Fresh leaf tissue (≈30 mg) was cochopped with a similar amount of leaf tissue from the internal standard in 1 mL of cold LB01 lysis buffer. The nuclei suspension was filtered through a 50-μm nylon filter; the DNA fluorochrome propidium iodide (Sigma-Aldrich) and RNase (Sigma-Aldrich) were added to the nuclei suspension both to a final concentration of 50 μg·mL−1. The stained nuclei suspension was incubated at room temperatures for 2 min before it was fed into the flow cytometer. For each accession, at least three runs were performed, and for each flow cytometer run, at least 3000 nuclei were counted. Genome size of caladium samples was calculated according to Doležel et al. (2007): sample genome size = genome size of internal standard × (mean fluorescence value of sample/mean fluorescence value of internal standard). Intraspecific genome size variation was calculated according to Leong-škorničkova et al. (2007): intraspecific variation = [(largest genome size value within species – smallest genome size value within species)/smallest genome size value within species] × 100. All calculations were done in the computer program Excel® 2011 (Microsoft Corp., Redmond, WA).

Chromosome counting.

Actively growing root tips (≈4 mm long) were collected from container-grown caladium plants at the UF/GCREC or the MSBG, placed in 0.02 M 8-hydroxyquinoline solution (a mitotic inhibitor) for 3 h in dark (pretreatment), and fixed in a fixative solution (3 methanol:1 acetic acid, v/v) overnight. Fixed root tips were digested in 1 N HCl solution at room temperatures (≈24 °C) for 20 min, rinsed with deionized water three times, and stained overnight in 1 to 3 mL of the aceto-carmine solution (84-1423; Carolina Biological Supply Co., Burlington, NC). The root tip was placed on a clean glass slide in a drop of aceto-carmine, and the root cap and the tissue behind the meristematic tip were removed using a scalpel. A glass coverslip was gently placed over the meristematic tip using a pair of tweezers, and the root tip was squashed with a thumb. Slides were slightly heated over an alcohol lamp to increase the contrast between cytoplasm and chromosome staining. The prepared slides were examined on a light microscope (BH-2; Olympus, Tokyo, Japan), and root tip cells with darkly stained, well-spread chromosomes were photographed on a microscope (BX41; Olympus) under a 100 × objective (UPlan F1; Olympus) and a digital camera (Q-Color 5; Olympus).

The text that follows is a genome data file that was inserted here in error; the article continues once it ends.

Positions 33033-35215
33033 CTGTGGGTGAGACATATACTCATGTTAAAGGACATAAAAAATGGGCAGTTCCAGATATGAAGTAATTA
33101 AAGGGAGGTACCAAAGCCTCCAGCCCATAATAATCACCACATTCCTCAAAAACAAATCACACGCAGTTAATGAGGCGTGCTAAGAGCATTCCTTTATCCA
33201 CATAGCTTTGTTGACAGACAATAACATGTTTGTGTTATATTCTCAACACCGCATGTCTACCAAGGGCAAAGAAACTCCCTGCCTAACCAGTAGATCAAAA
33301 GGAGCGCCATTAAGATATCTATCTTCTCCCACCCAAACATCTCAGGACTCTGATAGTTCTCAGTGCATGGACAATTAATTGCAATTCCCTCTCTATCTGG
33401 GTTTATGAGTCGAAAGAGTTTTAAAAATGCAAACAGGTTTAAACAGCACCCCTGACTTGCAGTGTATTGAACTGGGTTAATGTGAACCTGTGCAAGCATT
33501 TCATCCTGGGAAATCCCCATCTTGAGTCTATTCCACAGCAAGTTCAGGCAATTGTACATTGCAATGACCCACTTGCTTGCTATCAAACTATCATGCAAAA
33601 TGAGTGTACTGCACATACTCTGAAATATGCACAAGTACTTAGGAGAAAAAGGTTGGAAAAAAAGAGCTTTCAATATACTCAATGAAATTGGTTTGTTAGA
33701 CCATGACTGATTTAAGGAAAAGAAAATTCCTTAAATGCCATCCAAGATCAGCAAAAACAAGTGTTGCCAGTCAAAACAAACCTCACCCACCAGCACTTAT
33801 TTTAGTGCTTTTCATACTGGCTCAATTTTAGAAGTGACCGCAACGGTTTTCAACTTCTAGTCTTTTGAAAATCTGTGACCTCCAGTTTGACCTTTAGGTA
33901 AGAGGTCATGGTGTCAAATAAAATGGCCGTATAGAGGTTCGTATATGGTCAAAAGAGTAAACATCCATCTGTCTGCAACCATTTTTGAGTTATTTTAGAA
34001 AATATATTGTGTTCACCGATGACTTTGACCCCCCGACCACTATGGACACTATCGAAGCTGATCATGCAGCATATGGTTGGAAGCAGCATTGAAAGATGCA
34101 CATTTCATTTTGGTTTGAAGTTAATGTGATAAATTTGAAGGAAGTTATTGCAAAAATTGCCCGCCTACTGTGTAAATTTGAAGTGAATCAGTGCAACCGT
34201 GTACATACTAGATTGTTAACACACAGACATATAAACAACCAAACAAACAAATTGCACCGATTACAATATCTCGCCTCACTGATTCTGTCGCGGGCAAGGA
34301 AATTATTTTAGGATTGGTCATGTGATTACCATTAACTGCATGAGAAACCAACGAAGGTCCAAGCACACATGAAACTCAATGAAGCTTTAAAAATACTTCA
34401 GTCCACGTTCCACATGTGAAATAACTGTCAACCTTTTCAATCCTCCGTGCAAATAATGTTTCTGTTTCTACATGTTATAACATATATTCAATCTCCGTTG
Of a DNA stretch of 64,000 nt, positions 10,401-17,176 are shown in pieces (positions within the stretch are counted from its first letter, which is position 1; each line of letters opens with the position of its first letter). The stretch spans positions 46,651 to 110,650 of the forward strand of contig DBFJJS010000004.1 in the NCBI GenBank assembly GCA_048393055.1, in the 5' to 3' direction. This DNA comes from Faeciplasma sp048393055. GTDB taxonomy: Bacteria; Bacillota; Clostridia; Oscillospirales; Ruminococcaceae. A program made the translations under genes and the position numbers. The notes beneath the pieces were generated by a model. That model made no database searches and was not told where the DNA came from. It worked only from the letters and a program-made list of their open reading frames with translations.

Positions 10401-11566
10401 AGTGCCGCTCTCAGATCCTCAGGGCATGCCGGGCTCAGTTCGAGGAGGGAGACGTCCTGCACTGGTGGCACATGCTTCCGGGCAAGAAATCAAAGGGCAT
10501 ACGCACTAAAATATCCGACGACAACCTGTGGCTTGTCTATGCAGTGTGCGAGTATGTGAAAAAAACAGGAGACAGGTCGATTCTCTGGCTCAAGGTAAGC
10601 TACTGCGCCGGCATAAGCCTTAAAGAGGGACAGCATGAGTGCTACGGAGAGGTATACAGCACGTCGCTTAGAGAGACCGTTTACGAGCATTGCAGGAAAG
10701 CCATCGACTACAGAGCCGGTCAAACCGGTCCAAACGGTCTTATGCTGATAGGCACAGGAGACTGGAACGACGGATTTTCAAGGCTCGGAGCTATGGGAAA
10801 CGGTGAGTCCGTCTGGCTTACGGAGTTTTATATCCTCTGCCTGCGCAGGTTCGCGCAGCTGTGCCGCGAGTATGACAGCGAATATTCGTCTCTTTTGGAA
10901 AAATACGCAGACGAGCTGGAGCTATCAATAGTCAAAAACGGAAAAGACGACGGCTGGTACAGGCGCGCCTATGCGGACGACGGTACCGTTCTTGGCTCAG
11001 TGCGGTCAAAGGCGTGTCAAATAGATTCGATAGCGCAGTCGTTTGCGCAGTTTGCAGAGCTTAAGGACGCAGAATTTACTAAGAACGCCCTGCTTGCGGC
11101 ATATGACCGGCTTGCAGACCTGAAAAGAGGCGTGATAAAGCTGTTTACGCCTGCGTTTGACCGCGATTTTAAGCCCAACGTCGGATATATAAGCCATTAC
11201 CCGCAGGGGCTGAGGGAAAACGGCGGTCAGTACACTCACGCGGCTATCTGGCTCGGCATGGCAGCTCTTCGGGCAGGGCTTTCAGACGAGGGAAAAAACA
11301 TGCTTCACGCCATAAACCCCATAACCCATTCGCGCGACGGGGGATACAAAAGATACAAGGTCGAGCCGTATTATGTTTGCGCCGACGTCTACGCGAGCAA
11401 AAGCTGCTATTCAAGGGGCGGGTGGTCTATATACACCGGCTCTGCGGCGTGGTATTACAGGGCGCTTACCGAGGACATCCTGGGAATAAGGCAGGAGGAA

Results

Genome size estimates.

The described flow cytometry protocol yielded high-resolution histograms for caladium samples. The cv values for all caladium accessions were generally below 2% and never over 5%. sd values for mean genome size estimates for the great majority of caladium accessions were 0.09 pg or less, except for two accessions (‘Cense’ and BTR1), whose sd values were 0.29 and 0.55 pg, respectively (Table 1).

Table 1.

Mean 2C genome sizes and somatic chromosome numbers of Caladium accessions representing 10 species.

Table 1.

Table 2 presents the mean genome size estimates for 63 caladium accessions grouped by species. Caladium genome size estimates ranged from 2.98 pg/2C in C. lindenii (1986-0736A) to 9.89 pg/2C in C. ×hortulanum ‘Chang Suek’ (i.e., greater than 3-fold difference among caladium species in genome size). When genome size estimates were displayed in a scatterplot, two groups were identified (Fig. 2). Group 1 (large genomes) consisted of 36 accessions including all the fancy-leaved caladium cultivars (C. ×hortulanum), all C. schomburgkii accessions, and all but one C. bicolor. Group 2 (small genomes) included one C. bicolor accession (1983-0353) and all accessions of C. clavatum, C. humboldtii, C. lindenii, C. marmoratum, C. picturatum, C. praetermissum, and C. steudneriifolium. The genome size of caladium accessions in Group 1 was between 8.77 pg/2C (in ‘Cense’) and 9.89 pg/2C (in ‘Chang Suek’), and the genome size of caladium accessions in Group 2 was between 2.98 pg/2C (in C. lindenii 1986-0736A) and 5.58 pg/2C in C. marmoratum 2000-0005A. The average genome size of Group 1 and Group 2 caladium accessions was 9.22 and 4.50 pg/2C, respectively. That is, the average genome size of Group 1 caladium accessions was approximately twice the average genome size of Group 2 caladium accessions.